This article deals with bereavement and suicide
A politician has spoken of the "worst pain in the world" after losing his best friend to suicide.
Jack Sargeant MS and Jamie Wynne had grown up together, played football together and been a part of each others' lives for 20 years.
"He was a person who would do anything for anyone," he said.
"He would have been the first one you could go to. I did that myself on many occasions."
Jack’s father Carl Sargeant, a Welsh government minister, also died by suicide after being sacked in 2017.
"I'm 29 years old and I've lost my dad and my best friend to suicide.
"I was broken by both of them."
Jamie, who died at the age of 28, was a football fanatic and a lifelong Liverpool FC supporter.
Speaking in an interview for the first time about the death of his friend, Jack remembers the last time he saw him.
"He came to mine after the game, there was a few of us there and he sang, I have this plug in karaoke machine.
"He's an awful singer.
"But he would make you laugh, make himself laugh. He was always the life of the party."
For more than 20 years Jack said Jamie had been the best friend he could ask for, but had clearly struggled with his mental health.
"He was obviously in a lot of pain. We don't know what that was exactly or why.
"It’s a big gap to fill... I’ll never hear his infectious laugh again but it will stick with me and many others forever.’’
Connah’s Quay Town FC, the local team Jamie played for, dedicated a match to him and more than 1,000 people attended.
"People I haven't seen in 10 years from school and around the area all came, really hurting because of the loss, but also wanting to show support to Jamie’s family and himself," Jack said.
Jack wishes he could have shown him how supported he was.
"You'd like to remind him ‘look, we love you mate and it'll be all right’."
Over the past decade the suicide rate among men has been higher in Wales than in England, according to the latest ONS data.
In 2022, north-east England had the highest rate of male suicide, 12.8 per 100,000 individuals, followed by Wales and north-west England at 12.5.
It also shows that men are three times more likely to die by suicide than women in Wales.
For Jack, his experiences of loss feed into that picture.
"It's two men, it’s young men as well. Jamie was 28 and dad was 47 so that’s two men under 50," Jack said.
He also reflects on his own mental health.
"I suffer with depression and PTSD (post-traumatic stress disorder).
"I take anti-depressants daily and there’s nothing wrong with that."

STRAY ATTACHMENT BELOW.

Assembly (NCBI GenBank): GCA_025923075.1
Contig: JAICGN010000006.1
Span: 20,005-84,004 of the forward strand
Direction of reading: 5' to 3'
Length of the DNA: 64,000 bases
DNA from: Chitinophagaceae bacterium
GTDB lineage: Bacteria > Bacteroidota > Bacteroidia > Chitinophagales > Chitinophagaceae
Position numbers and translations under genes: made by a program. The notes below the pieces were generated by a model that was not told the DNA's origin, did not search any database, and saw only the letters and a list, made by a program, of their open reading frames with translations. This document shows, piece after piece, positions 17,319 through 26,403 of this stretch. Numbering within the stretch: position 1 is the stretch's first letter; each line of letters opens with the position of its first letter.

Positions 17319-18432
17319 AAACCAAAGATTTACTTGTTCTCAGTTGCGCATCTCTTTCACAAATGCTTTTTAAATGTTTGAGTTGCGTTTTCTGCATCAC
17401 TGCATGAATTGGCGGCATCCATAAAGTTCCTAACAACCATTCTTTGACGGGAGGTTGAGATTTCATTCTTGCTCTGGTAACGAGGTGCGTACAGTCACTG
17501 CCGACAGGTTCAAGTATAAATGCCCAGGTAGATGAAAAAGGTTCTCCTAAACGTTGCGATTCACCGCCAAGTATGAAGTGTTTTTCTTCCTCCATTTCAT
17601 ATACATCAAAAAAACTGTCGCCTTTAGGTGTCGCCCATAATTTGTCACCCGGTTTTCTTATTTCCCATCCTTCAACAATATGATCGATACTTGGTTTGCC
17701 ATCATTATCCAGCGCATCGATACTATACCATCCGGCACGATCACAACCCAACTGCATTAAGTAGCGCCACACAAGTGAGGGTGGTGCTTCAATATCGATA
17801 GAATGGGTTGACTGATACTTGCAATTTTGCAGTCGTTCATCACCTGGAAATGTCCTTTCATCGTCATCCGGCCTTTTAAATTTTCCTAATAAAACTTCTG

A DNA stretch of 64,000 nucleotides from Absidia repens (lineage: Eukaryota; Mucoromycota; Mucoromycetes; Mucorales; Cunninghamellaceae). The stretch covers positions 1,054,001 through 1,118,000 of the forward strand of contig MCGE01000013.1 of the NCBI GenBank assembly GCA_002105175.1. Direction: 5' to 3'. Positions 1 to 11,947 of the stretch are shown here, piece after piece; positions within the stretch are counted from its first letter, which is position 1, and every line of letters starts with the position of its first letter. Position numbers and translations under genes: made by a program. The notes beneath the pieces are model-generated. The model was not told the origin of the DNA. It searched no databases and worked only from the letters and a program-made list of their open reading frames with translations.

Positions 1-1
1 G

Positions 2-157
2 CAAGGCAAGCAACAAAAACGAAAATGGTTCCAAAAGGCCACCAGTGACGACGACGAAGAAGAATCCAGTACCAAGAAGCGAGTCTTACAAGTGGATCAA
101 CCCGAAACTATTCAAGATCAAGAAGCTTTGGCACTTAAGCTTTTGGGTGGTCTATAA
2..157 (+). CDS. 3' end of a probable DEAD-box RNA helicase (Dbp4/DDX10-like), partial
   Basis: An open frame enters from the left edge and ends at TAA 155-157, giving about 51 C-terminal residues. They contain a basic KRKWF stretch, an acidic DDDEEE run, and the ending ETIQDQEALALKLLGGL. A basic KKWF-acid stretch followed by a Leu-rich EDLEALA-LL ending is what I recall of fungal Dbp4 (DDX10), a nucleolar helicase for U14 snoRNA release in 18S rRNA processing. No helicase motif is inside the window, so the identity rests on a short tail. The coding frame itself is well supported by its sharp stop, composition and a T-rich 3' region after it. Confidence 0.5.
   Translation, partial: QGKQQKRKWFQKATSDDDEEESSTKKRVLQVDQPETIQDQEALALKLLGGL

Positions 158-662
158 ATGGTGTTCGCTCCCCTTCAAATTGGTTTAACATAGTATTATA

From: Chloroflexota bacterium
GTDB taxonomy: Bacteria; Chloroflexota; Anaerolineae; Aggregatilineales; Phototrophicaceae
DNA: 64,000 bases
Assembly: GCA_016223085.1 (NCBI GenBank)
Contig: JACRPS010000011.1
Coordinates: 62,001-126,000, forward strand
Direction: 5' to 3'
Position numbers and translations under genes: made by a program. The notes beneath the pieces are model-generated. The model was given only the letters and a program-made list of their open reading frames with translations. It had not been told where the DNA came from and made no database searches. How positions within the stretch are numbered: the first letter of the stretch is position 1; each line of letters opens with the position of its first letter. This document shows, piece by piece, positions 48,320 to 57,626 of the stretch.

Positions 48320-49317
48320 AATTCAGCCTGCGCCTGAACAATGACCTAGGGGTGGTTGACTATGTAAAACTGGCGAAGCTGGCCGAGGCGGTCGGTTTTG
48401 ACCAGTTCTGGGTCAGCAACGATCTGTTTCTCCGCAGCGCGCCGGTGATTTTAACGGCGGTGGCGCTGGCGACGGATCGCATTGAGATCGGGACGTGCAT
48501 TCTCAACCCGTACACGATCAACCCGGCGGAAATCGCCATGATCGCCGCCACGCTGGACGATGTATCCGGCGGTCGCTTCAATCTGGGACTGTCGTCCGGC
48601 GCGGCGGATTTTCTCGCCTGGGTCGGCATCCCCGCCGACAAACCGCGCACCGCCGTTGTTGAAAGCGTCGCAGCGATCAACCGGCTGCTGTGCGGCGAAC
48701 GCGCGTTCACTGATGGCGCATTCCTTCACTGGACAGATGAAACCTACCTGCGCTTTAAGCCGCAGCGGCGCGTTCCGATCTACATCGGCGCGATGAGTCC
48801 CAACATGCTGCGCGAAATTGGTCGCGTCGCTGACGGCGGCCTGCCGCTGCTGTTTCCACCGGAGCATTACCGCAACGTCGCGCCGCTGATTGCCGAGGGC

He hopes that by sharing his experiences, the pain he has faced from losing his dad and friend can be prevented.
"If we can try and help by raising awareness and speaking out, try to save one person, that's a good result for me."
But he also understands the difficulty in opening up.
"I stand here today to talk to you about what we need to do to encourage people to talk. But I do practice that all time? No.
"I find it very hard to open up and speak about my mental health."
Jack believes support for men can come from within communities.
Connah’s Quay Town FC has implemented an ethos that everyone must keep talking and has trained mental health ambassadors.
"We need to look at settings like this where men come to a safe space and can open up and talk," Jack said.
"It is certainly something we should look for more clubs to do, and more organisations."
Jack, who is MS for Alyn and Deeside, succeeding his father following his death, wants to use his platform to raise awareness around men's mental health and suicide.
"We've got to be in a position, and it’s not an overnight solution, but if people need to access professional support they should be able to very quickly."
Reflecting on the loss of his dad, there is one message Jack holds on to.
"He used to have suit jackets everywhere, as you can imagine. In them would be a broken pair of glasses, a pen that probably didn't have a lid and usually nothing else.
"But, when we were clearing his suits out, one jacket I’d picked up had this piece of paper inside."
The piece of paper Jack found was the back of a menu from a Chairman's Charity Ball when Carl Sargeant had to say a few words.
"He scribbled a few words on the back, 'edrych ar ol ein gilydd', look after each other.
‘’If we can do that for each other then we give ourselves a fighting chance.’
If you're affected by any of the issues in this article you can find details of organisations who can help via the BBC Action Line.